WASHINGTON June 14, 2011- The One Economy Corporation, in conjunction with AT&T, announced the winners of the "Applications for Good" contest on Tuesday. “Technology is important, but today’s event shows that what really matters is how people, families and communities use technology to make their lives better,” said Kelley Dunne, President and CEO of One Economy. “We must constantly challenge ourselves to seek creative ways to meet people where they are in delivering resources that can truly transform communities.” Keep Reading

State Department Funds Shadow Internet Networks to Protect Free Speech Rights

WASHINGTON, June 13, 2011 – The U.S. State Department has acknowledged funding the establishment of independent "shadow" internet and cell-phone networks in countries with oppressive regimes, according to a Sunday New York Times article. The effort is part of a broader "liberation technology movement" critical in the recent popular uprisings in Iran, Egypt, Libya and Syria - the more recent events are commonly referred to as the "Arab Spring." The liberation technology refers to the use of information technology to expand political, social, and economic freedom. Keep Reading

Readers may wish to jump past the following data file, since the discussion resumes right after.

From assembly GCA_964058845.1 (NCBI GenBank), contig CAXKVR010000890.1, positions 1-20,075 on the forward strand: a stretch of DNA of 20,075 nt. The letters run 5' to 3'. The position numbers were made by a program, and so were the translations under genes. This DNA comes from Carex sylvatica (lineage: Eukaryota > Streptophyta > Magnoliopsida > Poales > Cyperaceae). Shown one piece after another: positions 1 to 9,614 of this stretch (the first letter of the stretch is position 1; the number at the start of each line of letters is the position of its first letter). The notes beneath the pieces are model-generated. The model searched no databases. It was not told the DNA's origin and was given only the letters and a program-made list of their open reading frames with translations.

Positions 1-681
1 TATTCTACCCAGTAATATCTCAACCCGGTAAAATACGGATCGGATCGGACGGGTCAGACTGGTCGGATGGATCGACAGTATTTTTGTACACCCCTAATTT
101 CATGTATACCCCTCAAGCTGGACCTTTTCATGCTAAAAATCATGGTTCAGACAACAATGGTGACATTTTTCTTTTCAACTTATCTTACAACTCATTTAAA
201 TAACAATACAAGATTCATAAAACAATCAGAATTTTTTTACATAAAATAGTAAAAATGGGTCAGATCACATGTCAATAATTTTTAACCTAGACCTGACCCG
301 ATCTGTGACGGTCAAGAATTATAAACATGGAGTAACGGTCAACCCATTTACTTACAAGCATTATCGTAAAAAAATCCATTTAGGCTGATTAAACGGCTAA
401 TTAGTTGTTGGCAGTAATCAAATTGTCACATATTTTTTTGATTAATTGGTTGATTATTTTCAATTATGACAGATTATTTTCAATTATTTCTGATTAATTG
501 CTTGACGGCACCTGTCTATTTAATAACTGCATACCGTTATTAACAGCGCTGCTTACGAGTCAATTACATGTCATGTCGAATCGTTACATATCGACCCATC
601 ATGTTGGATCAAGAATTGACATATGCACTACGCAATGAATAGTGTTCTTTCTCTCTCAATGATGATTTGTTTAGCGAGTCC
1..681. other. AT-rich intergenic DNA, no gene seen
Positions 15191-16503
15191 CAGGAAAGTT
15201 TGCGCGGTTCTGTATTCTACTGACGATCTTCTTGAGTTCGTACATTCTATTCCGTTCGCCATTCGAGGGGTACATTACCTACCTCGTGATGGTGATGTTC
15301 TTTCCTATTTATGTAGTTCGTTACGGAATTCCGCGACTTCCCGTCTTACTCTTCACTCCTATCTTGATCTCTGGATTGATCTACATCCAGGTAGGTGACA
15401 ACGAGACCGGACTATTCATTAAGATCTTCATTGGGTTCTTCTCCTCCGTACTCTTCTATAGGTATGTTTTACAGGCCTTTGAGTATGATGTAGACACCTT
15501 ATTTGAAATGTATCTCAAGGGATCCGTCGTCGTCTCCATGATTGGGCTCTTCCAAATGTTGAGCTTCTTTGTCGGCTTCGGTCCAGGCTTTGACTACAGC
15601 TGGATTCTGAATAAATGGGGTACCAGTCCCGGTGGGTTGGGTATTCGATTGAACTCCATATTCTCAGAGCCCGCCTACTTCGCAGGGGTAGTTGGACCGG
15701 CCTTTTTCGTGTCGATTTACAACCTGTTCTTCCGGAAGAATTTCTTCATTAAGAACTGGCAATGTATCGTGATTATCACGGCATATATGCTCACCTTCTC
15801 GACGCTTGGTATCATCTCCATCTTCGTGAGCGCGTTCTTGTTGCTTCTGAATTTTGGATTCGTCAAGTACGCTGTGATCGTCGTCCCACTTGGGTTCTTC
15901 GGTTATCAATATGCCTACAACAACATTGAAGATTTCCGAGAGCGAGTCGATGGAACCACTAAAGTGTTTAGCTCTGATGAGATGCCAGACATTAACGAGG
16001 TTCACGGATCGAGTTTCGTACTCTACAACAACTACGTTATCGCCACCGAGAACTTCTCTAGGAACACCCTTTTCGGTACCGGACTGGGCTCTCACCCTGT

Patent Reform Coalition Calls for the End of Fee Diversion

WASHINGTON June 13, 2011 - The Coalition for 21st Century Patent Reform, the Coalition for Patent Fairness, the Innovation Alliance along with a group of universities sent a joint letter to Congress Monday recommending that any patent reform legislation end the diversion of user fees from the U.S. Patent and Trademark Office (USPTO). In early March, the Senate passed the Patent Reform Act of 2011. The America Invents Act, a House companion to the Senate bill, is currently up for debate in the lower house. The bills would update many of the operations of the USPTO. Keep Reading